I’m tempted to peruse the socials for any clues on how Billy will approach, based on other townies’ experiences, but I stop myself. If I turn my cell on, I will be assaulted with the many texts and calls my mother has undoubtedly left for me over the course of the night. I’m sure she’s imploring me to take refuge with her and Daddy and the rest of my siblings at the farm, which is her go-to emergency plan for any disaster, such as when it rains too hard for her liking.

No, thank you. I’m good and fine right where I am, Ma, in the dark and all alone.

I putz around the kitchen for a bit, habitually checking the time on the stove, but detect no movement. Billy is taking his sweet time getting over here.

After I wear myself out pacing around the apartment, I give up and decide to crawl into bed. I’m tired and I don’t wait more than an hour for any man. Billy can wake me up before he gets me, or not. It might even be better if I’m asleep. Less flailing.

Impatiently, I stride down the hallway to my bedroom and throw open the door and–

“Billy,” I breathe.

There he is: a husky, hulking mass of a man, filling up my doorframe entirely. His face is obstructed by a Ralph’s paper bag, but I can feel his eyes poring into me through makeshift eye holes. His right hand is curled around the handle of a katana sword, which he slowly raises in my direction. The tip of his sword cuts through my scrubs and pokes my abdomen, producing a pinprick of blood.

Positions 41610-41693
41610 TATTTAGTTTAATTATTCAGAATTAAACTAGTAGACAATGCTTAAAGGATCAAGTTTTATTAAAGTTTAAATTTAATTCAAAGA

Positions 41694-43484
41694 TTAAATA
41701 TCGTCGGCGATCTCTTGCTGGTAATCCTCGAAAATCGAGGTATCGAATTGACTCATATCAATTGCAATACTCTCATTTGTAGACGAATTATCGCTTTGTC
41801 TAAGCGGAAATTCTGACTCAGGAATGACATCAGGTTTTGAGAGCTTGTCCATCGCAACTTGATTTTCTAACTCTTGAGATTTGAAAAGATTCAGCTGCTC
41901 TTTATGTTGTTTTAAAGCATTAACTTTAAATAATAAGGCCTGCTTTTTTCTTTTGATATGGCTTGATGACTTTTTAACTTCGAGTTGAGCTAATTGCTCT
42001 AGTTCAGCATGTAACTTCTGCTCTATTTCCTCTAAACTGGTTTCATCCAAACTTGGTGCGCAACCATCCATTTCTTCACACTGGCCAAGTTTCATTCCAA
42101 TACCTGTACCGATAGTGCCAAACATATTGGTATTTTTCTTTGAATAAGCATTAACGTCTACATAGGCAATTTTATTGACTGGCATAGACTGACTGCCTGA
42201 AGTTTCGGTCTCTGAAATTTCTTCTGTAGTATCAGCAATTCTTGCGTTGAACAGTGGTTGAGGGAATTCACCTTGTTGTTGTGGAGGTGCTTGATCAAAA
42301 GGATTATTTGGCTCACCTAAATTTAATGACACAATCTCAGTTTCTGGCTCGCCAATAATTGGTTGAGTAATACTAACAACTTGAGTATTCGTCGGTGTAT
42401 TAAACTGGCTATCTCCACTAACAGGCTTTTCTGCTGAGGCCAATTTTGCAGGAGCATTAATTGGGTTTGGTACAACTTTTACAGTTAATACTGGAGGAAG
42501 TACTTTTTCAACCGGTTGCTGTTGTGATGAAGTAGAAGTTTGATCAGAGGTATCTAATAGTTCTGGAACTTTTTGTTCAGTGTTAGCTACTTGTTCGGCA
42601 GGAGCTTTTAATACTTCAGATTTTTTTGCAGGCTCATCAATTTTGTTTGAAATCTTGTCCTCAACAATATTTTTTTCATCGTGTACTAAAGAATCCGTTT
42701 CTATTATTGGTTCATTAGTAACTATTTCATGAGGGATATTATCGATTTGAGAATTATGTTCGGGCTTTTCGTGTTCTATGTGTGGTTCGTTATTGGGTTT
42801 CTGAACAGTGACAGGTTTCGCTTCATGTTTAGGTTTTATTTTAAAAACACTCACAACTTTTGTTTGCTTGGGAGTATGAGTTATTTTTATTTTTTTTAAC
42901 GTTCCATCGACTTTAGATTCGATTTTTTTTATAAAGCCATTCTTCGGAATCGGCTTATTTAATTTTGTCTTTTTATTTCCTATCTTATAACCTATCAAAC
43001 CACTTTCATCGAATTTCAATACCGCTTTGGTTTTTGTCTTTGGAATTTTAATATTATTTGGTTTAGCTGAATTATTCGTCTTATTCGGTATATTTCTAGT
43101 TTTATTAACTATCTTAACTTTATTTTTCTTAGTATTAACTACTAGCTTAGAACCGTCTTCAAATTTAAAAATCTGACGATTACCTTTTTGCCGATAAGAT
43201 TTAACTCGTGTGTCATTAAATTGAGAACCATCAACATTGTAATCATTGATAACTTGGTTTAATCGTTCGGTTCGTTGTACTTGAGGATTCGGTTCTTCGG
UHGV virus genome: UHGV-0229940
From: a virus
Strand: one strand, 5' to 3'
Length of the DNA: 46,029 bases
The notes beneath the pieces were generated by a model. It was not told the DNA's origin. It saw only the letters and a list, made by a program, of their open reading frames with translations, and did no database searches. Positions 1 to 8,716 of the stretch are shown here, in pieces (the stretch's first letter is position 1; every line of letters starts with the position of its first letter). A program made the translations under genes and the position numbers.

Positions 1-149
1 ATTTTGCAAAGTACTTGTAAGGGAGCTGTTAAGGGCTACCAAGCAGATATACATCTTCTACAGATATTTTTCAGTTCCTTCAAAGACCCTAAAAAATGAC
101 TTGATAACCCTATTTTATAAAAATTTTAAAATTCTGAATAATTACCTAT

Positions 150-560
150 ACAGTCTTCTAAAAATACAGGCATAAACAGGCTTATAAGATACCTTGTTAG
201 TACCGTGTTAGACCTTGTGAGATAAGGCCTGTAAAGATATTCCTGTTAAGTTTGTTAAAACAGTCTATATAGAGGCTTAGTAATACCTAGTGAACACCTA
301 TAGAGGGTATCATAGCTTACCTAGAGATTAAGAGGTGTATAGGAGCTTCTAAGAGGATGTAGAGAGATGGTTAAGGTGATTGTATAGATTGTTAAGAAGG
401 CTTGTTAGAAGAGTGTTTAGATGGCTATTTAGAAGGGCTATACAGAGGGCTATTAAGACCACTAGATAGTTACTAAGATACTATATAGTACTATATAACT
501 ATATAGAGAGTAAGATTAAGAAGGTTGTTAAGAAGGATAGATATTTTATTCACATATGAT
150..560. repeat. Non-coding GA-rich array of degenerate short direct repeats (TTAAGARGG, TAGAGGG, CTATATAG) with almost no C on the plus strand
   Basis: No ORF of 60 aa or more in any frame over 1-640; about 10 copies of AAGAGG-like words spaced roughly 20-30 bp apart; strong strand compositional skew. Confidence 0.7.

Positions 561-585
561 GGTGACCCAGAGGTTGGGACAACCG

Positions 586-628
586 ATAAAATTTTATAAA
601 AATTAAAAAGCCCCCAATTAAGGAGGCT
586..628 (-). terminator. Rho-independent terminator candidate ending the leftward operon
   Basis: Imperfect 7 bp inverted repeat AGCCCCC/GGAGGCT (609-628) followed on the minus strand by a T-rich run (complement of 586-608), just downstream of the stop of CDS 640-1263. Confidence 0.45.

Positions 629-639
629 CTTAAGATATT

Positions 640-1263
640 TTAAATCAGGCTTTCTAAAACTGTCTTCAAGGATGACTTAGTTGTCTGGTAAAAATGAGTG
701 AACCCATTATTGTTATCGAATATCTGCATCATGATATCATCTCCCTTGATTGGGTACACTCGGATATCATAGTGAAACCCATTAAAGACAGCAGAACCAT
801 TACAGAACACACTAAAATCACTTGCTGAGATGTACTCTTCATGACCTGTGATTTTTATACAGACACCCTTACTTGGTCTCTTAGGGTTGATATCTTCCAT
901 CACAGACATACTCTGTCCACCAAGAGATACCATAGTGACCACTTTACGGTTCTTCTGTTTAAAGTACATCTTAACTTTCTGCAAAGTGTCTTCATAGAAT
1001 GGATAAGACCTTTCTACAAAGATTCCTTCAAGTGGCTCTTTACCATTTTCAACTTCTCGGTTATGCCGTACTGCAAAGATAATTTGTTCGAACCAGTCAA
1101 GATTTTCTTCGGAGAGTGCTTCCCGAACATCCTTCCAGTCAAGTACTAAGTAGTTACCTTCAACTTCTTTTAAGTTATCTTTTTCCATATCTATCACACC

My breath catches in my throat.

The last time I saw him, we were fifteen and he shot a woeful glance at me as he was shoved into a squad car for allegedly running over his stepfather with the family truck. When Billy went away, I thought of him often, but never called or wrote. I didn’t know what to say.

I’m frozen, but only for a moment.

Once I’ve regathered my composure, I lean forward and the sword punctures me further. I wince at the pain, but don’t feel afraid. I hear a faint, startled gasp from underneath the paper bag.

“Billy,” I say again, as I move closer still.

He removes his blade from my belly and wipes my blood off the tip with his rough, bare hand. I reach up to stroke not his face, but the side of his paper bag mask and he flinches away from my touch. I halt, but after a moment, keep inching my hand towards him.

I gently grip the side of the bag and the flimsy paper crinkles beneath my fingers. Slowly and carefully, I remove it and look at Billy’s face for the first time in years. Gone is the lanky kid with the chestnut-colored mullet and mischievous smile that I knew in my youth. In his place stands a tall brick house in the shape of a man, with scraggly salt-and-pepper hair and a beard to match. Only his eyes are the same – a steely grey gaze laced with intensity.